But also!! I really relate to that: trying to be nice to other girls to get them to be nicer to you. I’ve definitely had to deal w/some cruel girls and it’s difficult to find ground between trying to stick up for yourself and trying to make them feel more secure. But honestly it’s mainly just made me super defensive of women in general. Like I hate that attitude, that women should be compared and pitted against each other so I’m always trying to spread the “we’re sisters and both equally worthwhile” attitude. It’s nice to hear that someone else has had that struggle too.
    This was all really well written! Thanks for sharing your point of view 🙂

  5. Shirley Colee

    Good post and responses. My favorite reply to unsolicited scorn or praise about appearance is: “What makes you think I’m interested in what you think about how I look?” This can be said with spunky assertion, or just with a straightforward curiosity, depending on the circumstance. Another good one, which can be delivered sarcastically is “Thanks for sharing.”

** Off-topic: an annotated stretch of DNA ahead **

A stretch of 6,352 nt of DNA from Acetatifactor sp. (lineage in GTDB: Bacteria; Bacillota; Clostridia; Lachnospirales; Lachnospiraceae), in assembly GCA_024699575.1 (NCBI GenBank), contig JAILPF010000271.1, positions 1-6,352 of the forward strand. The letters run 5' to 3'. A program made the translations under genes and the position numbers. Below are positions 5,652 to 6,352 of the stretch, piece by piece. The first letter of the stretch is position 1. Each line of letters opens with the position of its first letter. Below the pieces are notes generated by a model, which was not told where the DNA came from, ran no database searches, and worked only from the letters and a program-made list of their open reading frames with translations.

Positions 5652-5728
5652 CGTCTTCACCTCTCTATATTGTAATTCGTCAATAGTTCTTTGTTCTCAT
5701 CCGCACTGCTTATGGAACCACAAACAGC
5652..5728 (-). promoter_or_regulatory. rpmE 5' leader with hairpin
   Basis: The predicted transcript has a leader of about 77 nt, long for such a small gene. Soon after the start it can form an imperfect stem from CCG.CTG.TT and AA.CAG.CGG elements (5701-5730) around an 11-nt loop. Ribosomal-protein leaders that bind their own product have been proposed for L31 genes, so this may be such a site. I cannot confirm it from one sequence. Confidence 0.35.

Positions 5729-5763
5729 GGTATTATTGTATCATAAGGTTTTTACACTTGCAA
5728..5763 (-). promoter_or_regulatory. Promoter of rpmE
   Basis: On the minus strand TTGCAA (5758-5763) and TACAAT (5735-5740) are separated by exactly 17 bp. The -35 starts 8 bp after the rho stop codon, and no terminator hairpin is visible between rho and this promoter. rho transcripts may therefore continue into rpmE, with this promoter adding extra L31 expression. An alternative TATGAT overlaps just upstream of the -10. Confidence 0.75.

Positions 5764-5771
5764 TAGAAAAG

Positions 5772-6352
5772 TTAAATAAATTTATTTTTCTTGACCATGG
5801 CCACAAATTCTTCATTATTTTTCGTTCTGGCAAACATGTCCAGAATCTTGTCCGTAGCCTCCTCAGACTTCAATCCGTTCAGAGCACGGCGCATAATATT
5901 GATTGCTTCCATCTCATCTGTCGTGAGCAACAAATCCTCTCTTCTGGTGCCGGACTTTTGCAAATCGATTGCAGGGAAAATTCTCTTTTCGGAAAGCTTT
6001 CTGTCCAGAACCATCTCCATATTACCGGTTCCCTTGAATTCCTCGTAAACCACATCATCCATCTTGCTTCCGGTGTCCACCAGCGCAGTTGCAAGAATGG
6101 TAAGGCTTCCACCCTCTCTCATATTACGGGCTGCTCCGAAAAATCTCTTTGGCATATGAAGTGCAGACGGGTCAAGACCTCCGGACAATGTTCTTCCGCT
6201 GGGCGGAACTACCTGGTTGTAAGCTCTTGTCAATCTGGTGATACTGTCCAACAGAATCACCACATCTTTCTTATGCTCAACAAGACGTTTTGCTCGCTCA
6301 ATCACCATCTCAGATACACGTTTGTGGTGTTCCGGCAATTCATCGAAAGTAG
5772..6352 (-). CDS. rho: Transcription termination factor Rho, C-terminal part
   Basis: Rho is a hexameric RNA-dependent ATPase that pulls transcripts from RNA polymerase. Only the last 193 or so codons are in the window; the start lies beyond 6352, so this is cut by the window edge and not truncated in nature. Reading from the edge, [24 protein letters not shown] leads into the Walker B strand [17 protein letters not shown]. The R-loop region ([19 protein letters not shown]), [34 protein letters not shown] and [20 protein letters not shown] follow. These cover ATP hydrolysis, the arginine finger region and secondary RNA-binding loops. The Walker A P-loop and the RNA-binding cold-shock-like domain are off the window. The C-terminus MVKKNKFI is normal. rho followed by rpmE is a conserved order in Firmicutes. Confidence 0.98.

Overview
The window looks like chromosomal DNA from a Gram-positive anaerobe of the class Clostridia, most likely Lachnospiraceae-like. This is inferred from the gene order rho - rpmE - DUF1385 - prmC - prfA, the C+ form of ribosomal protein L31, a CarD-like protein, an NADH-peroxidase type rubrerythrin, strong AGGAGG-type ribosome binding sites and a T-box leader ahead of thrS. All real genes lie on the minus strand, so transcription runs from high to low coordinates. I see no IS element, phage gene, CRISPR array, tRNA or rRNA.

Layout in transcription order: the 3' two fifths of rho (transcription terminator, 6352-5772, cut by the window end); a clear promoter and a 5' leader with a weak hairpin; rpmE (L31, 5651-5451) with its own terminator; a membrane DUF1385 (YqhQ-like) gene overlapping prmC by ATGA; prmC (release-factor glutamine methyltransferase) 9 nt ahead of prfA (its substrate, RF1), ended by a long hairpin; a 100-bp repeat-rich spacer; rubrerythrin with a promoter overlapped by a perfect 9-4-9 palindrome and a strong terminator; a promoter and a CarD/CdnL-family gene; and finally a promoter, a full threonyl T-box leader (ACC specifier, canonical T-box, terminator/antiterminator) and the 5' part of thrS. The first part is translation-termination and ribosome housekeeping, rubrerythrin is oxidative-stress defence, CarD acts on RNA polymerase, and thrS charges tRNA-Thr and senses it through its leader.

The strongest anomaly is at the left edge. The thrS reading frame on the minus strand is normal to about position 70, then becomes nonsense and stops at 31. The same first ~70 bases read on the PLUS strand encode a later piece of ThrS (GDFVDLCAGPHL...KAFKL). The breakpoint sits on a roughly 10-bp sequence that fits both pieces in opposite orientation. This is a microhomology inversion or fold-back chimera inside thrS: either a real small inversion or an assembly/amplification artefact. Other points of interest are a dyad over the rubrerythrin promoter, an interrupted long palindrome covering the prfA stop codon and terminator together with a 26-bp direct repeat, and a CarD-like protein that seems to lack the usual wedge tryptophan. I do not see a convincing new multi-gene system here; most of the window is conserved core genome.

It concerns me if women are spending much time making up or doing beauty treatments. If they enjoy it and it’s a creative or self care expression, have at it. But if they are hurting themselves or damaging their health in any way pursuing some often phony, peculiar, or trendy ideal of beauty, I am bothered. Think stiletto heels, breast implants and hair extensions. I went for coffee recently with middle-aged friends. Two of us are flat shoe wearers, ballet flat, loafers, athletic shoes, that sort of thing, except for special occasions, and then probably 2″ heels. Two of us are higher high heels, high heeled boots and high wedges wearers at all times. The latter two admitted they have ruined their feet and calf muscles, in the sense that they can no longer walk comfortably, or hardly at all, barefoot or wear sneakers, etc. Yes, they appear taller than they actually are by 4 or 5 inches – very impressive. Their legs look long. Sexy? But the other two of us can run, jump, and play. We can run down the beach and play tennis. We can run from an attacker. Our feet and legs don’t hurt. Another ‘beauty’ and ‘sexiness’ enhancer, breast augmentation, is now being implicated in autoimmune disease, besides being very uncomfortable, limiting sensation, you have to sleep on your back, and so on. Ultra thinness leading to eating disorders is literally deadly – it’s the most deadly of the behavioral health diagnoses.